dead child swing

Mother Discovered Pushing A Dead Child On A Swing Found ‘Not Criminally Responsible’ For Child’s Death

A forensic psychologist appointed by the court in the trial of Romechia Simms, a 25-year-old woman from Maryland who was found pushing her dead son in a playground swing has declared that Simms is not criminally responsible for the death of her child because she suffers from schizophrenia.

As The Washington Post reports, Simms was charged with first-degree abuse, manslaughter, child neglect, and a slew of other charges associated with the death of her 3-year-son, Ji’Aire Lee, last May. The medical examiner’s report showed that the boy was alive when he arrived at the Wills Memorial Park in LaPlata, Maryland. But he later died from dehydration and hyperthermia after spending 2 days in the cold without wearing a jacket, shoes, or ingesting anything.

dead child swing
Romechia Simms [Image via Charles County Sheriff’s Office via Washington Post]
When police were called to the scene by a concerned resident, Simms told officers the boy was sick and having complications with breathing. The boy’s head was tilted backwards with a lax mouth hanging open. His legs and arms were stiff. The swing had to be taken down for his body to be removed. His death was ruled as a homicide.

At Simms’ trial, psychologist Teresa Grant testified that Simms was so far advanced in her mental illness that she could not comprehend that her actions were illegal.

“Simms’s mental disorder caused her to ‘lack substantial capacity to appreciate the criminality of her conduct or to conform her behavior to meet the requirements of the law.’ “

As of this writing, it is unclear where this new development takes the case. Finding Simms not criminally responsible positions her as not guilty by reason of insanity. Most defendants in such cases end up with mental health treatment instead of a lengthy prison term. However, the judge may choose to reject the psychological observations and proceed with the case. Simms faces as much as 45 years if found guilty.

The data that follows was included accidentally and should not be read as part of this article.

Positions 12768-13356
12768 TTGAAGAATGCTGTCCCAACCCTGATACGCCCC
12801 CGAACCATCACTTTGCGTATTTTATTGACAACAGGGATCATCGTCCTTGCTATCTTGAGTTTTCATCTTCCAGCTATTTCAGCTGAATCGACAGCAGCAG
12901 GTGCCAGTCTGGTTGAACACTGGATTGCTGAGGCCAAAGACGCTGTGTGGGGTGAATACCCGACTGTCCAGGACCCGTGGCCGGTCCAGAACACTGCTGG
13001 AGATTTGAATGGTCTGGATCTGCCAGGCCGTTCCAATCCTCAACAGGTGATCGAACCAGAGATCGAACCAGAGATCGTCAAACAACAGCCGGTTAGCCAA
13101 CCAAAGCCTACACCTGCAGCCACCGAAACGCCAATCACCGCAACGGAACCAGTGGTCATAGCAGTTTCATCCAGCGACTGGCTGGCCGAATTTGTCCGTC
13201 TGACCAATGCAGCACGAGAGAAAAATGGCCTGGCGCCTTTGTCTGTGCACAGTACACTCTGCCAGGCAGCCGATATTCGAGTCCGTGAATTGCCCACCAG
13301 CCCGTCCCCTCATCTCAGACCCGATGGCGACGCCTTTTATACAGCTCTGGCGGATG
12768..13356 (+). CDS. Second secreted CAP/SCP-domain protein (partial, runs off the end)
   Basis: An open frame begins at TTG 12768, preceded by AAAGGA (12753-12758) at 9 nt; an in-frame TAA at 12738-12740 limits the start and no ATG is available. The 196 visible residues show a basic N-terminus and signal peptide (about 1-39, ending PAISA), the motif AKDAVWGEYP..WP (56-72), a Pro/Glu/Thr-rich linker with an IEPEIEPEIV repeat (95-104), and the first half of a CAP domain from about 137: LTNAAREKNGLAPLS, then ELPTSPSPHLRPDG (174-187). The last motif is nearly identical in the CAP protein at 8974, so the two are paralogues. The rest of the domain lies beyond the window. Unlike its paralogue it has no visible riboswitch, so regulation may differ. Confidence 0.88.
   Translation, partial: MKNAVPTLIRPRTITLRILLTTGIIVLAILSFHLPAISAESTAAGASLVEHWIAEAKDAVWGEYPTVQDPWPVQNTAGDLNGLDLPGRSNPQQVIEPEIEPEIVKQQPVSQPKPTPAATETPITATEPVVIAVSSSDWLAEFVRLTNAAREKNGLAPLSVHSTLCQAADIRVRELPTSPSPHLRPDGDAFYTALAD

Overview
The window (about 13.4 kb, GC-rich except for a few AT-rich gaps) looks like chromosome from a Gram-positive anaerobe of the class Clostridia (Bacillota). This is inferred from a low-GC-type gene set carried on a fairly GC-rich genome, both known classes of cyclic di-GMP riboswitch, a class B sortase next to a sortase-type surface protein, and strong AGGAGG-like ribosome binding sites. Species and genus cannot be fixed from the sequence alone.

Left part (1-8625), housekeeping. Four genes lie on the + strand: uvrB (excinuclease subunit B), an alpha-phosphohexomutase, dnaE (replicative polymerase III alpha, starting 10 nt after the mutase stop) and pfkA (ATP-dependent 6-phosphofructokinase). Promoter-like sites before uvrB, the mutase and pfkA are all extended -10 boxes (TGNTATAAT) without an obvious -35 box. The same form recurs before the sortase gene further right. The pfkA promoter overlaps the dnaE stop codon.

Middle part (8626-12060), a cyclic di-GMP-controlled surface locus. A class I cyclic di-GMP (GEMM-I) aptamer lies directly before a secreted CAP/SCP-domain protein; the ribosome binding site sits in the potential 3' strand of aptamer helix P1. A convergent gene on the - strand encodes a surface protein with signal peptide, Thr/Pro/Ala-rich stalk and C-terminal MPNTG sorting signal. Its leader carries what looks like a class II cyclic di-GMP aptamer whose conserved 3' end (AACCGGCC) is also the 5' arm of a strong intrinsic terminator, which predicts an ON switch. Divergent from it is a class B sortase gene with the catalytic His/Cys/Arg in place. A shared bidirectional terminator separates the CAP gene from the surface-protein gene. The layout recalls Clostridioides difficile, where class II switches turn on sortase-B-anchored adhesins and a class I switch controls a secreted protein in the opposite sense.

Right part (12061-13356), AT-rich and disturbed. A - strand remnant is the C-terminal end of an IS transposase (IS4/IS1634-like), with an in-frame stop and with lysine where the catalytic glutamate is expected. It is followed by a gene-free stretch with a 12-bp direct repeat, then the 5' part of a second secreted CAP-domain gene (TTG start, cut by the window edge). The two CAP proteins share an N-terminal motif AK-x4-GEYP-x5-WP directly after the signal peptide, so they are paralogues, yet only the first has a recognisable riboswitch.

Vontasha Simms, Romechia’s mother, said she believes her daughter was charged simply because prosecutors needed to make somebody pay for the young boy’s death.

“This is uncaring and unfair. I don’t understand how you’re going to charge someone who is mentally incompetent. My daughter suffers from depression and bipolar disorder. They simply had to do something because they were under a lot of public pressure.”

Simms graduated from high school in 2008. She went to Bowie State University for two years, majoring in English. But she dropped out when she got pregnant. Simms told Grant that she started showing mental health symptoms in late 2014. She was imagining people trying to kill her and seeing visions. In February, 2015, she called police and lodged a report that some persons were trying to murder her. According to her statement, when police arrived, they laughed at her. Simms was taken to the Medstar Southern Maryland Hospital Center by her mother for evaluation, later discharged and told to find a local psychiatrist.

In April, she was back at the counseling service of the Southern Maryland Hospital and was diagnosed with schizophrenia and prescribed some medication. She persistently told therapists that people were trying to kill her and confessed to smoking marijuana. A month later she was arrested at the Wills Memorial Park.

Simms was released on bail in December. She has been living with her teenage brother and mother, Vontasha, in Waldorf, Maryland. Vontasha hopes the prosecutors agree with the views of the forensic psychologist appointed by the court. She says her daughter’s life will never be the same again. She will probably continue with counseling for the rest of her life to deal with the terrible hurt of losing her son. According to her, making her daughter pay with a prison sentence would not salvage the tragedy that has occurred. Simms says her daughter has been singing gospel songs and spending time with close relatives. “If she is not incarcerated she will go back to school or find part-time work,” she said.

[Image via Shutterstock/slonme]

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